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Irrational parent at school

(37 Posts)
KaleidoscopeHeart Wed 17-Oct-12 09:27:07

First post so apologies if it is in the wrong place. To cut a long story short my DD had a small gathering for her birthday last year (3 children). A parent at school at around this time stopped talking to me. I found out it was because her DD was not one of the three. Our daughters are not that friendly so I was very surprised. I tried repeatedly to talk to her, emailed her etc to try to resolve this but was constantly rebuffed and was told to stay out of her way (by her). All very awkward as we are a small school, but life goes on.

All fine, have managed to avoid her, until now. We have a night out planned with some other mothers - (some who I know well, others not so well) and we are both invited. What should I do? I feel it is unfair to go and make others feel awkward, but my friends say that if I don't go "she has won".

What should I do? As I have done nothing wrong I feel I should go, but I care enough about my friends to not want to put them in an awkward position. But if I don't go is this letting her think her behaviour is acceptable?

LFCisTarkaDahl Wed 17-Oct-12 09:28:26

You go, you say hello to her, when rebuffed you shrug and go and talk to someone else.

Catsdontcare Wed 17-Oct-12 09:30:19

You should go, when you see her say a breezy hello how you doing and then leave it at that. She will be the one that looks pathetic if she creates an atmosphere.

Brycie Wed 17-Oct-12 09:30:39

Yes do go. How awful she has made you feel. I hope she doesn't try to make it unpleasant for you. It shouldn't be a consolation but she must be really unhappy to behave so badly. I mean, who does that? It's weird.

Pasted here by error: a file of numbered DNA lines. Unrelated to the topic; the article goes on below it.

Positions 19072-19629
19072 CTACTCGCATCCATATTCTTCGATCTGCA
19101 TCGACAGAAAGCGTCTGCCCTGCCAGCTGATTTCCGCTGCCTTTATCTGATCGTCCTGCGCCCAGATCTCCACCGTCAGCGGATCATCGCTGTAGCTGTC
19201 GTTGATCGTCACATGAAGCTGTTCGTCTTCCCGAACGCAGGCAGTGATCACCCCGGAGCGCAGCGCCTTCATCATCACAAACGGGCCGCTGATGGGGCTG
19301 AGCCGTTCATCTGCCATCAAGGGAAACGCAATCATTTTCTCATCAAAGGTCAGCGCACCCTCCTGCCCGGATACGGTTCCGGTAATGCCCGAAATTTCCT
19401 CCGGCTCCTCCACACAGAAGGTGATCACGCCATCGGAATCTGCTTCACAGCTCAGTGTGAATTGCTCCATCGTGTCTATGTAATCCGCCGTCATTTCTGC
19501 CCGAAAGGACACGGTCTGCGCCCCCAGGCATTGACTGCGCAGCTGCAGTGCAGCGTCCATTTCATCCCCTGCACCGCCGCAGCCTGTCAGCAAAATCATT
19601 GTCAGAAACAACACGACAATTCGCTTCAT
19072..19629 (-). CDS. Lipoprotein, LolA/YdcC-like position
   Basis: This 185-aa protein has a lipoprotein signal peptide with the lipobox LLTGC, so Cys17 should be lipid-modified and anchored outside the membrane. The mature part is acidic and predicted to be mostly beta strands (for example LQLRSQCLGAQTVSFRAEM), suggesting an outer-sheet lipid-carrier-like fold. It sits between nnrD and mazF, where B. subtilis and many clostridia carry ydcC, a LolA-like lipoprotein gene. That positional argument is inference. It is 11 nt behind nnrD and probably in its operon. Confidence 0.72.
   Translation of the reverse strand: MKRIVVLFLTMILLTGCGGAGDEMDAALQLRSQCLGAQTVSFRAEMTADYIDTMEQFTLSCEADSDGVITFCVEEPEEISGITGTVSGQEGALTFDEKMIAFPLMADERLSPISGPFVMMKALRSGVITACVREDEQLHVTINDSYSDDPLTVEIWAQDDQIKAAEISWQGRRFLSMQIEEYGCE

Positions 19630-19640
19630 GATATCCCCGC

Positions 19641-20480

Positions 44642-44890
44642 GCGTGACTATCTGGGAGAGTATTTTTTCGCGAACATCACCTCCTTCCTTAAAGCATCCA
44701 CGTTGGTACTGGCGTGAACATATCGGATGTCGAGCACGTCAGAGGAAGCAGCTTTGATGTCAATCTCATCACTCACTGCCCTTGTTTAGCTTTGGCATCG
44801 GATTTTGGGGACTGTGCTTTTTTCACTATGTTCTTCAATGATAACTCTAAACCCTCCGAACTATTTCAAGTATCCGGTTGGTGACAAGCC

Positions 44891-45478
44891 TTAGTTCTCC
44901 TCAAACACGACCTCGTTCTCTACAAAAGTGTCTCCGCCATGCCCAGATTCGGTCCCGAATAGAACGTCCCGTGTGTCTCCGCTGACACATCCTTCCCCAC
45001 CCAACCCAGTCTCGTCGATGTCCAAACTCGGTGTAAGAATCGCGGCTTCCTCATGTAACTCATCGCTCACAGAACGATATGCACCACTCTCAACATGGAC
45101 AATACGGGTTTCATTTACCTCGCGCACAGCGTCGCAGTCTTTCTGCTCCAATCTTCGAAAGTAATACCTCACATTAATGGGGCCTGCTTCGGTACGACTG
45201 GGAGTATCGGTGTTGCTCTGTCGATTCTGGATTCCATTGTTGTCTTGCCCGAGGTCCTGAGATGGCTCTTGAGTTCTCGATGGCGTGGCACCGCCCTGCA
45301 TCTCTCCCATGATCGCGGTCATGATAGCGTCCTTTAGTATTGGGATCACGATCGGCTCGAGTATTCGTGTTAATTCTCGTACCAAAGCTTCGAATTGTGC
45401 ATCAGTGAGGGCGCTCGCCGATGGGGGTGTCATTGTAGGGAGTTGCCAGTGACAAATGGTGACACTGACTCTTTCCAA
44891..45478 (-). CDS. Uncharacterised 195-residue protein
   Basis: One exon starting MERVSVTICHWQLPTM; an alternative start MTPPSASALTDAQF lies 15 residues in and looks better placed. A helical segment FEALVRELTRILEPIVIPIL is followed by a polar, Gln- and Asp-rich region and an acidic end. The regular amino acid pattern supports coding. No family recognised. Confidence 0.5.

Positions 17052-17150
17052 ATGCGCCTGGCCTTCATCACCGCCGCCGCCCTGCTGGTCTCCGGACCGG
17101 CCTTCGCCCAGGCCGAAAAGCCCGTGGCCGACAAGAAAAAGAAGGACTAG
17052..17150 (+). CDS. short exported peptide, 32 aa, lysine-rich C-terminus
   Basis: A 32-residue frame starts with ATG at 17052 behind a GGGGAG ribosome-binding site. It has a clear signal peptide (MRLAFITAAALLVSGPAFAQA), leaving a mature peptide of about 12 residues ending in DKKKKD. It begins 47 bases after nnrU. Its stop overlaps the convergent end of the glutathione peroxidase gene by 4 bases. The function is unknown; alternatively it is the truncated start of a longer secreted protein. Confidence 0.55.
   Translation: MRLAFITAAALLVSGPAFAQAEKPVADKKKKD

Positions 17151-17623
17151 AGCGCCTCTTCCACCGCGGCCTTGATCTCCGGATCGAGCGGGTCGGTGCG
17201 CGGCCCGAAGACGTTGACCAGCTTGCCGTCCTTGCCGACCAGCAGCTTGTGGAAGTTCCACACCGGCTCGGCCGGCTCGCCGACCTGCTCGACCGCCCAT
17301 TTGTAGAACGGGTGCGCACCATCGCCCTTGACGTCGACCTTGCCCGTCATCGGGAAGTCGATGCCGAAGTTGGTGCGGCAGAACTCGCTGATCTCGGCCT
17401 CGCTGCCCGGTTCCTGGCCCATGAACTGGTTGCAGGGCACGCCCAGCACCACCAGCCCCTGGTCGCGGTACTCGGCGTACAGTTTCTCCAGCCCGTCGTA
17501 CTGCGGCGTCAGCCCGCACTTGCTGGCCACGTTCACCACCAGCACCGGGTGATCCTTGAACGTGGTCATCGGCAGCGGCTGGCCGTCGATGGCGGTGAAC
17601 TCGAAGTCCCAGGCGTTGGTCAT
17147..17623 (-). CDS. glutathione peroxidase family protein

pictish Wed 17-Oct-12 09:31:01

Why did she think her dd should be invited? confused

Not that it matters - of course you should go on the night out. Are you really going to sit out of social occasions forever more, over a children's party?

It's not even you with the beef! I can't believe you're even considering not going!

lannyshrops Wed 17-Oct-12 09:31:06

It's her bloody problem, not yours! She is BVU you on the other hand look like you have shown adult maturity in comparison to her apparent childishness! . Go out and have a good time. If anything is said deal with it in a rational and adult manner!

amistillsexy Wed 17-Oct-12 09:31:26

You go. If she has a problem, she should be the one to stay at home sulking .

Brycie Wed 17-Oct-12 09:31:31

I mean who tells another mother to "stay out of my way"?! Nutcake.

maillotjaune Wed 17-Oct-12 09:31:48

Go, don't make a big deal of it. If she does then she will look silly but that's not your problem.

Unless there is more to this I can't see what the problem is. smile

OutragedAtThePriceOfFreddos Wed 17-Oct-12 09:32:21

Definitely go on the night out, and behave as you would if this had never happen. It's her issue, not yours. Let it stay that way. It shouldn't affect the way that you are, although I know that's easier said than done.

If anyone notices that there is a problem between you and you get asked, then just be honest. You think there was a misunderstanding because you invited three children over, hers wasn't one of them and she seems to be offended that her child was excluded. Other people will think she is a loon, because they clearly aren't freaking out at you because their PFB wasn't invited, which shows the unreasonable behaviour is hers alone. You can say tat you have tried to explain if you need to, but that you haven't been given the chance.

There is every chance that if you behave as if nothing's happened then loon woman will forget about it. And if not, there will be enough other people there to dilute it.

WereTricksPotter Wed 17-Oct-12 09:32:27

Message withdrawn at poster's request.

KaleidoscopeHeart Wed 17-Oct-12 09:33:31

Thank you for responses, they have made me feel so much better. You are all right, I should go. I can always leave it things are too awkward.

Mrsjay Wed 17-Oct-12 09:33:46

YOu go you say HI to her and then speak to the people you know and like, this woman is obviously offended this may never be resolved and she will never like you as long as you are civil when you have to come into contact with her then that is all you can do,

MY dd is nearly 20 and when we were at playgroup I picked up the wrong jacket and took it home it was a sunny day , I discovered it wasn't DD so took it back next playgroup day, and the mother came and snatched it off me and threw dds jacket at me THIS IS YOURS SHE said, ,